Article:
Tributes pour in for Kilkenny's 'Mr Consistency' as veteran Larkin calls it a day
Former Galway manager Cyril Farrell led the tributes to retiring Kilkenny star Eoin Larkin, branding him a "great player" and the Cats' "Mr Consistency."
The James Stephens clubman announced his retirement from the inter-county game in a statement yesterday, describing his career as "12 of the best years of my life".
And Farrell insisted he was as important as any of the star players to have lined out for the Cats in recent years.
"He was a great player and ever-reliable," Farrell said. "The bigger the occasion, the more he seemed to rise to it. He was almost always picked and that's not something you can say about too many people.
"He mightn't get the accolades that maybe DJ Carey or Henry Shefflin or TJ Reid get but he was their Mr Consistency. He seemed to love the big days and always delivered for them.
"He was also completely selfless when he played. The kind of player you'd love to have on your team. He was the complete team player."
Larkin made his senior debut in 2005 and his career yielded eight All-Ireland medals, 10 Leinster titles, six National League medals and two All-Stars. He won the Hurler of the Year award in 2008 and captained the Cats to All-Ireland glory in 2012. Larkin also win a pair of U-21 All-Ireland medals.
"I have enjoyed 12 of the best years of my life with success I could only have dreamed of," Larkin said in his statement. "It was always my dream from a young age to play, captain and win an All-Ireland with Kilkenny and I'm proud and happy to say I lived my dream.
"I am content to walk away now knowing I gave everything I could for myself but also the team every time I walked out on the training pitch or pulled on a Kilkenny jersey and left no stone unturned in the pursuit of perfection, although I never got close.
"I've played with and against some of the best players of all time and had the privilege of working with the best manager of all time for those years. Doing what I loved doing for 12 years didn't seem like a sacrifice but although they never said anything I know for a fact my family sacrificed a massive amount for me to fulfil my dream. I will never be able to thank my mother enough for the unwavering support in every way possible."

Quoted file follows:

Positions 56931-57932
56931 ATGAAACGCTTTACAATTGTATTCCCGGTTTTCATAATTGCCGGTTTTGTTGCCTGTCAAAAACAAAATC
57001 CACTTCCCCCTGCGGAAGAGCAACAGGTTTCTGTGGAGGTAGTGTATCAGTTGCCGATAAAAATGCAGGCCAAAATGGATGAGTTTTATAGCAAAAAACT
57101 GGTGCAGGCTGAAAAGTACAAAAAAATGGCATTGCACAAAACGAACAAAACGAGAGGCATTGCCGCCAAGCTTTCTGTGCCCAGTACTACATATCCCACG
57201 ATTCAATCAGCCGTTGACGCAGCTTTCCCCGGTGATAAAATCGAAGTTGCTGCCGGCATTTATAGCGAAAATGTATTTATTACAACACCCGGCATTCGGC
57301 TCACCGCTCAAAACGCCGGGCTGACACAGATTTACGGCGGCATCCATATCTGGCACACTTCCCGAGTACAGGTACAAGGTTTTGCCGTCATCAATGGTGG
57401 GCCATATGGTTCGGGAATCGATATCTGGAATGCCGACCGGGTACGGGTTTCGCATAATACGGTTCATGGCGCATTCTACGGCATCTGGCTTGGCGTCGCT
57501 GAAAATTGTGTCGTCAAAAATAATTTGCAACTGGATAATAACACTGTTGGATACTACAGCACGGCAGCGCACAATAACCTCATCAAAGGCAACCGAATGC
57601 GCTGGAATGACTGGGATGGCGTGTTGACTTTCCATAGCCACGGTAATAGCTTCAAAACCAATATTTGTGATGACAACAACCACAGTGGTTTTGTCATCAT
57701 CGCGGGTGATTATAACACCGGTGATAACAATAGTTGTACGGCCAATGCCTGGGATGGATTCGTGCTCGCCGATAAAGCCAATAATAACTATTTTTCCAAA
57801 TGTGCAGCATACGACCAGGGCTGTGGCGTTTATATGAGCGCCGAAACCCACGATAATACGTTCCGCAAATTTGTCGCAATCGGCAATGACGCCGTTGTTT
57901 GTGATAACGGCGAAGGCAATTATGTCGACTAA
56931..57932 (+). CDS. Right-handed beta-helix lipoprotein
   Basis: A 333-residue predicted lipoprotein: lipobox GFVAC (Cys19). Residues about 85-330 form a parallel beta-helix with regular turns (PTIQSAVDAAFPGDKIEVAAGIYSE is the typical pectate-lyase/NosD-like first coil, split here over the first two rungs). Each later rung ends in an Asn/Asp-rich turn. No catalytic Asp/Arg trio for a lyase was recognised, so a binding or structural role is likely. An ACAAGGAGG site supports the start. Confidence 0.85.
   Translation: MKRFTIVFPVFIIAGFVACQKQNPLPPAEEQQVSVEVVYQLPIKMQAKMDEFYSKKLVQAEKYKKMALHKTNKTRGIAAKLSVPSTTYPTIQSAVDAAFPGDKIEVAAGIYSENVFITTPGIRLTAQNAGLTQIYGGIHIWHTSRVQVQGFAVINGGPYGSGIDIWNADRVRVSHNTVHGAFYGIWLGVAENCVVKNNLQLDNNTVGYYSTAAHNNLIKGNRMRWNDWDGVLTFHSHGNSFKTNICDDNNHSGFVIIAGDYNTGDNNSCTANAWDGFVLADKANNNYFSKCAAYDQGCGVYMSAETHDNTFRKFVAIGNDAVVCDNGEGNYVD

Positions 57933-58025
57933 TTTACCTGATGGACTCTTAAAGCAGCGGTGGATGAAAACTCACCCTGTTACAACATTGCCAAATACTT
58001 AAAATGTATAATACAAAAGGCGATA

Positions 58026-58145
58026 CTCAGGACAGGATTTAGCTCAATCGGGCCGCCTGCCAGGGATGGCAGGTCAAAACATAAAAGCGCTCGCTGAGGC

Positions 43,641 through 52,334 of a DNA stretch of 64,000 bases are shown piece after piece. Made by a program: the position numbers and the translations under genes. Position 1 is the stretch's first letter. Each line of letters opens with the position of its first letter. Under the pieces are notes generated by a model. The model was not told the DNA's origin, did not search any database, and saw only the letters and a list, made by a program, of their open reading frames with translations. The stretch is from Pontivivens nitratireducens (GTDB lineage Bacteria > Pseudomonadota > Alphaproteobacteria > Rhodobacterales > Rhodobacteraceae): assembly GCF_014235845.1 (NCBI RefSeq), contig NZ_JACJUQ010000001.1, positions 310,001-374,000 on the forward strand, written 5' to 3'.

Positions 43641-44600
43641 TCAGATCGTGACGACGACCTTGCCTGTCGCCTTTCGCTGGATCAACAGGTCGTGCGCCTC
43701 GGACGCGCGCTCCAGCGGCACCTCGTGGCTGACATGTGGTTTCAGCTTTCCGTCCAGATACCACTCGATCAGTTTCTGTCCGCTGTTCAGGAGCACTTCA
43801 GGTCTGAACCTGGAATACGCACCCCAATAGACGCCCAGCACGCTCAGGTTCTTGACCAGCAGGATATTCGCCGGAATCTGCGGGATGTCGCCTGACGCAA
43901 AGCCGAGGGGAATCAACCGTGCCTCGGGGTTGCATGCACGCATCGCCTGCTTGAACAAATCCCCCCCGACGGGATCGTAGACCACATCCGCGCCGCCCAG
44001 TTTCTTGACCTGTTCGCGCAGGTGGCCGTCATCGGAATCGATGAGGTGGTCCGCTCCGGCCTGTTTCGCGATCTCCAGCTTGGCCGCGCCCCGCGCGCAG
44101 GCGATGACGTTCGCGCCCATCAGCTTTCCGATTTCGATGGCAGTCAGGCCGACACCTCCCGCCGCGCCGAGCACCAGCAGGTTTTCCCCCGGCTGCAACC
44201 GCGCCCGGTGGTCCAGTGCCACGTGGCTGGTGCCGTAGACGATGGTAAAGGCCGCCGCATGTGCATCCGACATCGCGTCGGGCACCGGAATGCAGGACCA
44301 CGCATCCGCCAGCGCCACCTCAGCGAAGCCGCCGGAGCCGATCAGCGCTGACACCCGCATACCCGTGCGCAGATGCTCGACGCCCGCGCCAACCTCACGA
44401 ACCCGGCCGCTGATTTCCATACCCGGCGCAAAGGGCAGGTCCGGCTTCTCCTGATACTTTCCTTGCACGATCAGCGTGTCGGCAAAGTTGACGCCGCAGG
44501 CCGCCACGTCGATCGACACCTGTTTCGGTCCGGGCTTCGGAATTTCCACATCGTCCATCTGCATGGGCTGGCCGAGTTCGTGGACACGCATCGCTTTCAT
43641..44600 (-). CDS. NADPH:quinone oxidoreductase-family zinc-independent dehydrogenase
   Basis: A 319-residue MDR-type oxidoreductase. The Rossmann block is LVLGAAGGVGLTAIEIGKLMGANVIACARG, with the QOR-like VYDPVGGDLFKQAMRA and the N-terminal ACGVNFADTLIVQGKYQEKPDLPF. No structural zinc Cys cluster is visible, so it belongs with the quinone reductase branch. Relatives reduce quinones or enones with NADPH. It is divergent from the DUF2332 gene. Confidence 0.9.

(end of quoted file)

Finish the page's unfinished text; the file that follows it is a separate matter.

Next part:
"And my father for his support and the opportunity he gave me from a young age to do what I loved. He brought me to trainings and matches and never hesitated when I asked 'could we go for a few pucks'. It was this that allowed me to practice and become the hurler I am today."
Larkin also confirmed that he intends to continue hurling at club level. "I want to thank Brian (Cody) for the opportunity of playing for Kilkenny and will be forever grateful. I also want to thank all the selectors, backroom staff and medical teams that I've worked with. It was often a tough task to keep me fit but they were always more than up for the challenge.
"I will continue to play for my beloved James Stephens for as long as I can and will go in search of further dreams.
"Lastly I want to wish Brian and the rest of the lads the very best in 2017. I will certainly be roaring on the black and amber."
Tributes flowed from around the GAA world. The likes of Larkin's clubmate Jackie Tyrrell, Eddie Brennan and Kerry footballer Aidan O'Mahony took to social media to pay tribute to the 32-year-old.
Larkin's retirement means that from the side that started the 2009 All-Ireland final win over Tipperary and completed the four-in-a-row, only Richie Hogan remains active.